George Weigel is Distinguished Senior Fellow of Washington’s Ethics and Public Policy Center, where he holds the William E. Simon Chair in Catholic Studies.
The Place of Women on the Court
My cmnt: you can read the full interview of RBG here. This is NOT taken out of context. RBG did not like blacks and hired almost no POC in her many years on two courts. As with all important liberals/leftists who strongly support abortion they will be given a pass on everything else. A lot of democrats are racists besides RBG. Bill and Hillary are fine examples. Bill’s mentor was William Fulbright a segregationist and racist. Hillary’s most admired politician was Robert Byrd a high ranking official in the Ku Klux Klan. The Clinton’s like all democrat politicians use black people for votes.
Q: If you were a lawyer again, what would you want to accomplish as a future feminist legal agenda?
JUSTICE GINSBURG: Reproductive choice has to be straightened out. There will never be a woman of means without choice anymore. That just seems to me so obvious. The states that had changed their abortion laws before Roe [to make abortion legal] are not going to change back. So we have a policy that affects only poor women, and it can never be otherwise, and I don’t know why this hasn’t been said more often.
Q: Are you talking about the distances women have to travel because in parts of the country, abortion is essentially unavailable, because there are so few doctors and clinics that do the procedure? And also, the lack of Medicaid for abortions for poor women?
JUSTICE GINSBURG: Yes, the ruling about that surprised me. [Harris v. McRae — in 1980 the court upheld the Hyde Amendment, which forbids the use of Medicaid for abortions.] Frankly I had thought that at the time Roe was decided, there was concern about population growth and particularly growth in populations that we don’t want to have too many of. So that Roe was going to be then set up for Medicaid funding for abortion. Which some people felt would risk coercing women into having abortions when they didn’t really want them. But when the court decided McRae, the case came out the other way. And then I realized that my perception of it had been altogether wrong.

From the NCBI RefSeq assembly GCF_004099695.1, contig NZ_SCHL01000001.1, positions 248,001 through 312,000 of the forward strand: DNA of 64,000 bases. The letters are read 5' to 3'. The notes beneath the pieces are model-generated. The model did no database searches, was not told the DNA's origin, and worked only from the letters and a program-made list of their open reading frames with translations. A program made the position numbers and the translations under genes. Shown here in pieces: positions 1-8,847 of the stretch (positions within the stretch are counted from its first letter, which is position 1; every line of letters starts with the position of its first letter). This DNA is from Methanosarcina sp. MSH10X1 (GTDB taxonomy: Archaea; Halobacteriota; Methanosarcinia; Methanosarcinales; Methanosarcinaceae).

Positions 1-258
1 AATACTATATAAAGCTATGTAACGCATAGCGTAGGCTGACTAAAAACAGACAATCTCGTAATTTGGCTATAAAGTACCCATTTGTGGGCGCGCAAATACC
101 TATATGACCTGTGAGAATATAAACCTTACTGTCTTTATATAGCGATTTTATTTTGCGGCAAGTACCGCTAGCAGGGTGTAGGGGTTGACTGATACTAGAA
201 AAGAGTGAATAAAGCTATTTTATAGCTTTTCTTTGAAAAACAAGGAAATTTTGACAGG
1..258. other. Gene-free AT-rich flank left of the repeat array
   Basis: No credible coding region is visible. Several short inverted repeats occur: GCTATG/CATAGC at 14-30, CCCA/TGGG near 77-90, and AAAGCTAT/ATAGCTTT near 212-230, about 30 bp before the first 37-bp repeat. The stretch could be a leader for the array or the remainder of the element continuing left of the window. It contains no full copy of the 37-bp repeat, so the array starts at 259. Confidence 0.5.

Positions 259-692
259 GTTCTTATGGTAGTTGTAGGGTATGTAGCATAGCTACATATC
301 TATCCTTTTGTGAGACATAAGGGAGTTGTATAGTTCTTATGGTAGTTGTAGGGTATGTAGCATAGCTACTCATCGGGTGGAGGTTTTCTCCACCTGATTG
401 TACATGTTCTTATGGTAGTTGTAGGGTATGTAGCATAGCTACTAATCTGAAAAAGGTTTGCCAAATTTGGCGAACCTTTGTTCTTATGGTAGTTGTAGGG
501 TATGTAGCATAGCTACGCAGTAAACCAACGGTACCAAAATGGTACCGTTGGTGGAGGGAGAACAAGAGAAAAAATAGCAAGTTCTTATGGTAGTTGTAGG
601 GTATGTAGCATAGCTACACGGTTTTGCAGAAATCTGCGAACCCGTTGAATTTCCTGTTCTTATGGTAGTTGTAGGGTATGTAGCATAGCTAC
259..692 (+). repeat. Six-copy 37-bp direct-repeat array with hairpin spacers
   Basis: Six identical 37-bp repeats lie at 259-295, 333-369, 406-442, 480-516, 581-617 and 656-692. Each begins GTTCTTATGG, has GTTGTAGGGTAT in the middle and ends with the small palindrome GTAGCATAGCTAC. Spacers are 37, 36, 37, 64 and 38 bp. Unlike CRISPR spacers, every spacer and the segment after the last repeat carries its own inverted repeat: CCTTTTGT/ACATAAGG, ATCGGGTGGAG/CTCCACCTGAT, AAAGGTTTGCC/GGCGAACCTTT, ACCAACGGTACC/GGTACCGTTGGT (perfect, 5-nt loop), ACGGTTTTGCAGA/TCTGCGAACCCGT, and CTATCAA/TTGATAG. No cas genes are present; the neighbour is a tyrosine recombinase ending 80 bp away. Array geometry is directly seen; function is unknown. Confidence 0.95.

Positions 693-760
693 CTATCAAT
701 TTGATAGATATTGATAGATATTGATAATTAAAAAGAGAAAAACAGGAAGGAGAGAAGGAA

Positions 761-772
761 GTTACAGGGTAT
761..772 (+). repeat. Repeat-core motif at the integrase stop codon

Snorer in the court? Ruth Bader Ginsburg snoozes
My cmnt: Of course when President Reagan took a nap it was a sign to the Left and MSM that he was too old and senile to be president. When RBG face-plants on the bench of the Supreme Court while hearing an important case it’s nothing to be concerned about. Follow this link to the Independent Sentinel for the multiple times RBG was snoozing. The point being again that a liberal/leftist will be excused for all things as long as she strongly supports abortion.
Was it a case of dreaming of a better America, napping on the job, or just being asleep at the switch?
Serving on the highest court in the land is apparently a tiring affair for at least one Supreme Court justice who caught 40 winks on the bench, literally.
“The subject matter was extremely technical,” notes AP writer Gina Holland, “and near the end of the argument Justice Ruth Bader Ginsburg dozed in her chair.”
During a report by Megyn Kendall of Fox News, an artist’s sketch of the hearing was aired with Ginsburg’s head using the bench as a pillow.
There was no word if there was any audible snoring echoing through the esteemed chamber, but the sleep session was noticed by Ginsburg’s colleagues who made a snap judgment to let their associate continue her slumber.
“Justices David Souter and Samuel Alito, who flank the 72-year-old, looked at her but did not give her a nudge,” writes Holland.
The incident caught the attention of Washington Post columnist Dana Milbank, who writes:
“At first, she appeared to be reading something in her lap. But after a while, it became clear: Ginsburg was napping on the bench. By Bloomberg News’ reckoning – not denied by a court spokeswoman – Ginsburg’s snooze lasted a quarter of an hour.
“It’s lucky for Ginsburg that the Supreme Court has so far refused to allow television in the courtroom, for her visit to the land of nod would have found its way onto late-night shows.”